Opinions about Williams were mixed. Except Eileen did mention one book that we should just stay away from—mainly because of a hundred-page section on gophers.
Gophers? I thought. What an odd thing for Williams to write about.
But yes, Eileen insisted, and Kim threw in that she'd heard from another friend that yeah, the book in question, Finding Beauty in a Broken World, is not one of Williams's best. Precisely because of the gophers.
Somehow as the discussion ensued, it became clear that what Eileen meant was not gophers but prairie dogs.
Apparently when the clarification was made, the expression on my face was . . . well, I'd have to let them describe it. Disbelief mixed with shock mixed with horror mixed with disgust is the impression I get.
Because, hey: gophers are NOT the same as prairie dogs! (I wish I could say they're not anything alike, but I will give you the fact that they are both burrowing rodents. That, however, is where the similarities end. Honestly.)
So here is a brief (not a hundred pages) comparative natural history of these two animals. In defense basically of prairie dogs, who are happy benign little creatures, whereas gophers, evil gophers, eat my vegetables, they killed my fig tree, they pull almost-flowering poppies slowly down into the ground, they make my yard look like a miniature bombing range, and . . . well, let's just say, I am hoping our new cats have serious gopher-hunting superpowers (and leave the birds alone).
(That said, for an excellent literary tale of one ultimately very sad gopher, check out Steinbeck's Cannery Row, chapter 31. It almost makes me feel sorry for the despicable varmints.)
Okay, as I said, the similarities between gophers and prairie dogs are that they are both rodents, and they both burrow. The gopher family, Geomyidae, contains thirty-five species in five genera. The five species of prairie dogs occupy a single genus, Cynomys, within the squirrel family. (See, right there: prairie dogs are squirrels! Gophers are just gophers.)
The main differences:
Size and appearance: Gophers are much smaller than prairie dogs—about 3–5 ounces vs 32–64 ounces, and 6 inches long vs. 12&15 inches. Unlike prairie dogs, gophers have no distinct neck and have pouches in their cheeks used to store and transport food. A gopher’s tail is hairless, while a prairie dog's is bushy.
|This animator did not know|
from a gopher, clearly.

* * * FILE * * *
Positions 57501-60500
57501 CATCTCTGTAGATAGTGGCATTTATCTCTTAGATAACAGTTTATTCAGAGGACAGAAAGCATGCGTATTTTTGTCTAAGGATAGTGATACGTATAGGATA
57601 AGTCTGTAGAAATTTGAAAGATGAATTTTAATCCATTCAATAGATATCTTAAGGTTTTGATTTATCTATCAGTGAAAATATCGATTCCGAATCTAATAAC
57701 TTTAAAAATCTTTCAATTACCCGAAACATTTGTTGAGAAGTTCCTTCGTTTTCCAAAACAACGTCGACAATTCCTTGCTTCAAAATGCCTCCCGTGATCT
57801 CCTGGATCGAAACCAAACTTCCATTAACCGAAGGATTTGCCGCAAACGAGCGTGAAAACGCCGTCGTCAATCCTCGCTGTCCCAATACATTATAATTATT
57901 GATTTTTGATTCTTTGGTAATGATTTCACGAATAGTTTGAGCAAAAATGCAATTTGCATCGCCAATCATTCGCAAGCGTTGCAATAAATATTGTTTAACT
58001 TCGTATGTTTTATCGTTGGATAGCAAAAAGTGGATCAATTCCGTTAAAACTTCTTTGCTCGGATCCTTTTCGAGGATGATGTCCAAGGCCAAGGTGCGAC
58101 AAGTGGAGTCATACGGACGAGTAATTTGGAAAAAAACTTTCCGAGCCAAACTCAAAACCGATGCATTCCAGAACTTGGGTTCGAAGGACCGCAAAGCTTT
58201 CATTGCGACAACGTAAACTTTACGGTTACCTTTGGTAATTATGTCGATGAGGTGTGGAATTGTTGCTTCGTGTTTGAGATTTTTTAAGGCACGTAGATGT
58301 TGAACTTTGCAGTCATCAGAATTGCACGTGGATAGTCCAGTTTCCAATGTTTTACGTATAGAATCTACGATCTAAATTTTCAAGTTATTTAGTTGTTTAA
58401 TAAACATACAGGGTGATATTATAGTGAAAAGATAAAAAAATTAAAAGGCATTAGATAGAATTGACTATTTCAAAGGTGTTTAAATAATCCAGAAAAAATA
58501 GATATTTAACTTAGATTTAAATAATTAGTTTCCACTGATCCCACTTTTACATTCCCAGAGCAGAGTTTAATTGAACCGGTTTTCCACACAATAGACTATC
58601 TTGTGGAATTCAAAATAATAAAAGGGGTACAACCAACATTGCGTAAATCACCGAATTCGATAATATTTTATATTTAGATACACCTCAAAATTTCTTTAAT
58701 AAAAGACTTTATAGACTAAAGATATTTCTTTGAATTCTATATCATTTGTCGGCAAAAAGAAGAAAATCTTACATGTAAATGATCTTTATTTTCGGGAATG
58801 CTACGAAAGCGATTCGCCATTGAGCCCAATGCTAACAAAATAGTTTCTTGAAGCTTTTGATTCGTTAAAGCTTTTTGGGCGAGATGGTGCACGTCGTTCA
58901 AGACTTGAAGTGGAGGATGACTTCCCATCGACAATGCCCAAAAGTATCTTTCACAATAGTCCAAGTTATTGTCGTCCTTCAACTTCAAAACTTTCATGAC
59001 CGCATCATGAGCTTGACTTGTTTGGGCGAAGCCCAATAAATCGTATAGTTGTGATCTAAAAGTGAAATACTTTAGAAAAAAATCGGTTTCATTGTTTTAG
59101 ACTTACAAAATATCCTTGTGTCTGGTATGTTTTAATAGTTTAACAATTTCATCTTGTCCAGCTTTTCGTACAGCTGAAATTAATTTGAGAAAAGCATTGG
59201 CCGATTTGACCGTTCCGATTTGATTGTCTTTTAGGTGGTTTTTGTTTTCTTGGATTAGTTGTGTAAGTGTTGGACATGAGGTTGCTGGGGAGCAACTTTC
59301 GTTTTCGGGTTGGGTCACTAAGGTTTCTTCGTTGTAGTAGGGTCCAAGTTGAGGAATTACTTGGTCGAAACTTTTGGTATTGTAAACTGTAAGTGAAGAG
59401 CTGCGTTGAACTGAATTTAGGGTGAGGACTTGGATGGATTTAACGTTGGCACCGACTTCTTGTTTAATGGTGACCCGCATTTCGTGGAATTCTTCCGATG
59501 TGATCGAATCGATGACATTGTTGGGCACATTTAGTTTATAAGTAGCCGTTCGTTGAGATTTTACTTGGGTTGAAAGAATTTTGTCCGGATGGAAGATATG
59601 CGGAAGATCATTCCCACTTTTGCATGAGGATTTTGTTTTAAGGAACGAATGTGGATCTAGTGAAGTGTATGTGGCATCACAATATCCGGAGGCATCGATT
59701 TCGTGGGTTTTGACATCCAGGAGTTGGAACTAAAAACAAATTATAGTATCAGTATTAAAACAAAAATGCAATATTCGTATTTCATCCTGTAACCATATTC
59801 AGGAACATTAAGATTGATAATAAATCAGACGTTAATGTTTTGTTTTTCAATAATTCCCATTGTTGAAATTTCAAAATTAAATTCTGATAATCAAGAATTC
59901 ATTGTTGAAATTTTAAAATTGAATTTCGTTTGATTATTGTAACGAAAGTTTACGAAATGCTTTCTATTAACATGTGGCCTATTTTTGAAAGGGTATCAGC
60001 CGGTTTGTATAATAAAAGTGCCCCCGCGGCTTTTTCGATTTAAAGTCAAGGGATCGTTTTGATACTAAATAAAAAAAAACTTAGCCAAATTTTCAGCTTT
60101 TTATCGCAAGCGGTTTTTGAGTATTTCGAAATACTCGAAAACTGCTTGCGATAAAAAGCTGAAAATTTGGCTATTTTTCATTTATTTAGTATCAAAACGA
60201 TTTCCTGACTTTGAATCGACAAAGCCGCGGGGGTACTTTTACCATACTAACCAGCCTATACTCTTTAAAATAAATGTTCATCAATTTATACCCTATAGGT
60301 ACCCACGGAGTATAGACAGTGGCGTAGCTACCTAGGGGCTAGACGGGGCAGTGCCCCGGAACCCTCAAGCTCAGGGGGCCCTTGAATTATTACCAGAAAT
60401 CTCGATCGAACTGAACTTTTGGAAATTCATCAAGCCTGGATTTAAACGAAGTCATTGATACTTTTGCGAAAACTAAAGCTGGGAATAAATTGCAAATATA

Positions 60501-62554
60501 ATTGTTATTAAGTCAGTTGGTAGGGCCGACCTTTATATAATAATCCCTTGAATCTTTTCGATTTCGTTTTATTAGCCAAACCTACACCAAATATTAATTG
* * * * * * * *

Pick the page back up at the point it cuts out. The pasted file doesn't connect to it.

Diet and feeding habits: Gophers eat mostly tubers and the roots of other plants [and they especially love vegetable and flower gardens! —ed.]. Prairie dogs eat these as well, but they also feed on grasses, weeds, blossoms and seeds above ground. Gophers eat from inside their burrows, pulling their food down from below. In contrast, prairie dogs emerge from their burrows each morning and spend most of their day foraging for food on the surface.
Behavior: The social prairie dog lives in family groups that cooperate: they share food, and groom and protect each other from predators. The black-tailed prairie dog, for example, lives in large networks of burrows called “towns” that can cover hundreds of square miles. Gophers, in contrast, are solitary creatures and come together only to mate. They reproduce year-round, unlike prairie dogs, which have a single annual mating season each spring. Gophers spend nearly their entire lives below ground, coming to the surface only rarely [oh, they definitely come out to survey the pickings in my garden, considering there's serious gopher wire underneath my raised beds, yet somehow my vegetables get spirited away —ed.], whereas prairie dogs spend most of their waking hours outside their burrows, retreating to their dens only to rest or when threatened by a predator.
Finally, gophers are FAR from endangered. Prairie dogs, however, are under some threat of extinction. The main culprits include plague and poisoning—since prairie dogs compete with cows for that succulent prairie grass. (And who got there first? It's really the cows that are doing the competing.) Currently, two of the five species are listed as either threatened (the Utah, Cynomys parvidens) or endangered (the Mexican, C. mexicanus). Thanks to activists (like Terry Tempest Williams) and environmental groups, programs to save the various species of prairie dog are having some success. One example is in Thunder Basin National Grassland.
This was hastily put together because I'm tired (and because I'm tired I stole liberally from a website titled, yes, "What's the Difference between Gophers & Prairie Dogs"). It's been a long day. And I certainly didn't mean to go on nearly this long. But for now, here's way more about gophers and prairie dogs than even I wanted to know . . .
What was I saying about earnestness?